Spring lights up Mexico City as Claude Monet’s water lilies arrive at the Museo Nacional de Arte for an exhibition that strikes a dialogue between this French impressionist and the Mexican painters who drew on nature also cast their light.
The exhibition “Monet. Lights of Impressionism” includes three paintings by Monet, two from the Dallas Museum of Art and one from the Soumya Museum. The Dallas paintings “Valle Buona, near Bordighera” and “Water Lilies” had not previously gone to Mexican museums. The version of Monet’s famous Lilies or Water Lilies included in the exhibition is the one that inaugurated the most famous series by the painter.
“Monet said he worked on reflection and painting, he said he was not a poet, I think he is,” said Ana Leticia Carpizo, deputy technical director of the National Museum of Art.
“It portrays nature, which is timeless, an expression of nature greater than any discourse of human beings that can be made political or historical. He is portraying a vastness of light, color, and fill, and for this reason, He spends hours painting nature,” he said.
The painting “The Green Cloud” included in the exhibition bears a striking resemblance to the tone of the Mexican painter Joaquín Clausel. Clausel, originally from the state of Campeche in the Mexican southeast, studied law and was a self-taught painter.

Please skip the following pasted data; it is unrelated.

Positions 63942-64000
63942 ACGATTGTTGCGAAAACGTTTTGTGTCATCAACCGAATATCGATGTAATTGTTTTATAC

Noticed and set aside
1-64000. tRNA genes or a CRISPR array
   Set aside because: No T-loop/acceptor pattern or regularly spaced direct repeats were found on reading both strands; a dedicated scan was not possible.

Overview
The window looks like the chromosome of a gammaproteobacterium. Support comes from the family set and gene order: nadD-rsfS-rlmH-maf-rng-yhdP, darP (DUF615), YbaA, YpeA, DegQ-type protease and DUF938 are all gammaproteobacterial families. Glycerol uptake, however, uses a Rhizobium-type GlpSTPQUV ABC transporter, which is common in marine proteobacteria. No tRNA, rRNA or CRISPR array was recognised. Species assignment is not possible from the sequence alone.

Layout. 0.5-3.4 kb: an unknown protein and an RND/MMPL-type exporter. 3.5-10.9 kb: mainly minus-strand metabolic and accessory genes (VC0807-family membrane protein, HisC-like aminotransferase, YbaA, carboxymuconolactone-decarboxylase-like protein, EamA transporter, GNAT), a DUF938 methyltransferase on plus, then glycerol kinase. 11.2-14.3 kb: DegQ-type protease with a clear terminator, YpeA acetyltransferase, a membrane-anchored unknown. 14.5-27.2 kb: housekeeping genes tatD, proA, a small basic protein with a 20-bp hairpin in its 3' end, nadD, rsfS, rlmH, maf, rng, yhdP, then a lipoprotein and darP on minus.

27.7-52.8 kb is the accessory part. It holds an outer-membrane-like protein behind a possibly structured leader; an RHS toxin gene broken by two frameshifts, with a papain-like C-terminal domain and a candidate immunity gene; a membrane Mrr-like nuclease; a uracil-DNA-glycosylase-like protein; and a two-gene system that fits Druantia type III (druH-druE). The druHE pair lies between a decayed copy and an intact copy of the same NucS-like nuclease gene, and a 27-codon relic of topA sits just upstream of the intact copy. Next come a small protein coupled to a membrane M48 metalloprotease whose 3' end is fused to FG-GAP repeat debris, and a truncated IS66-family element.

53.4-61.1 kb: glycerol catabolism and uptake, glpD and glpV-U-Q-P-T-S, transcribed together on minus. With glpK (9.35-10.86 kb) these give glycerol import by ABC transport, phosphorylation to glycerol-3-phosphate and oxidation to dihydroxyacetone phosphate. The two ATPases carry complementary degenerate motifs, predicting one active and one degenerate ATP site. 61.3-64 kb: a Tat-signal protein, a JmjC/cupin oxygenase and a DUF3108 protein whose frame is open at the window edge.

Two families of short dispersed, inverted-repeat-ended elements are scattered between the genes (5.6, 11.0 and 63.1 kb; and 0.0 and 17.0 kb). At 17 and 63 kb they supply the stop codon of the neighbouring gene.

“He’s a naturally rebellious guy,” Carpizzo said of Clausel. “He travels to France, meets Monet, learns about the movement, sees various impressionist exhibitions and contacts with the Barbizon school and brings this current to Mexico and works of color, light, and landscape.” develops amazingly.
Nor could the great Mexican landscaper José María Velasco be absent, who specialized in the wide skies, panoramic hills, and diversity of Mexican flora. Velasco pursued his career during the Porfiriato and studied at the Academy of San Carlos. He was a realist for whom light was also the hero of his works.
Velasco “is a link to Mexico and France from that moment on, because he was the great exhibitor at the Universal Exposition in France,” recalled Carpizzo.
Mateo Herrera, Carlos Rivera, and Francisco Romano Guillemin are other Mexican painters included in the exhibition, which opened on Wednesday night and will be open to the public until August 27.
“Monet. The Light of Impressionism” is a window into the development of Monet’s style (Paris, 1840 – Giverny, 1926). He begins with paintings more inclined toward Realism, which he develops with rapid and juicy brushstrokes. Done, unmixed colors to end in your famous Water Lily.
“Monet is a contemporary artist because he is a successful artist, avant-garde… His main concern is to depict the power of nature against man,” he said. “He is a very present artist who puts the great question of our presence in nature and the world within our reach.”
Faced with the devastation caused by climate change, it remains to be imagined what these earths layers would think of the current state of the planet.